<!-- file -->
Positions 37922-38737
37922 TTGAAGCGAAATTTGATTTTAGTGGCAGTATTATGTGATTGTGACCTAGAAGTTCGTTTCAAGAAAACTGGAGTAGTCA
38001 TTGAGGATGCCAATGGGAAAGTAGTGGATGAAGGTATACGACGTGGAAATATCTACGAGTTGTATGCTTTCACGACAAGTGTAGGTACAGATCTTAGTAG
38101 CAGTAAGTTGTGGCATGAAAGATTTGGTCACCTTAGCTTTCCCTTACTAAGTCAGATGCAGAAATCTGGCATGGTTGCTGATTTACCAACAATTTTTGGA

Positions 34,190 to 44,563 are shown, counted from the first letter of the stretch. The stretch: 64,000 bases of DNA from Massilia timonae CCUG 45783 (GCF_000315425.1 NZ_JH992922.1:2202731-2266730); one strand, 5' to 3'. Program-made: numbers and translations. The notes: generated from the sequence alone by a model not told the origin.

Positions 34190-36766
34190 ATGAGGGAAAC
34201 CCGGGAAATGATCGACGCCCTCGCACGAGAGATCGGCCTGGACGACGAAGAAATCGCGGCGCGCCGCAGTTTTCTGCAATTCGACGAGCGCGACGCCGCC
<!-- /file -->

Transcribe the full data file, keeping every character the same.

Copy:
Positions 37922-38737
37922 TTGAAGCGAAATTTGATTTTAGTGGCAGTATTATGTGATTGTGACCTAGAAGTTCGTTTCAAGAAAACTGGAGTAGTCA
38001 TTGAGGATGCCAATGGGAAAGTAGTGGATGAAGGTATACGACGTGGAAATATCTACGAGTTGTATGCTTTCACGACAAGTGTAGGTACAGATCTTAGTAG
38101 CAGTAAGTTGTGGCATGAAAGATTTGGTCACCTTAGCTTTCCCTTACTAAGTCAGATGCAGAAATCTGGCATGGTTGCTGATTTACCAACAATTTTTGGA

Positions 34,190 to 44,563 are shown, counted from the first letter of the stretch. The stretch: 64,000 bases of DNA from Massilia timonae CCUG 45783 (GCF_000315425.1 NZ_JH992922.1:2202731-2266730); one strand, 5' to 3'. Program-made: numbers and translations. The notes: generated from the sequence alone by a model not told the origin.

Positions 34190-36766
34190 ATGAGGGAAAC
34201 CCGGGAAATGATCGACGCCCTCGCACGAGAGATCGGCCTGGACGACGAAGAAATCGCGGCGCGCCGCAGTTTTCTGCAATTCGACGAGCGCGACGCCGCC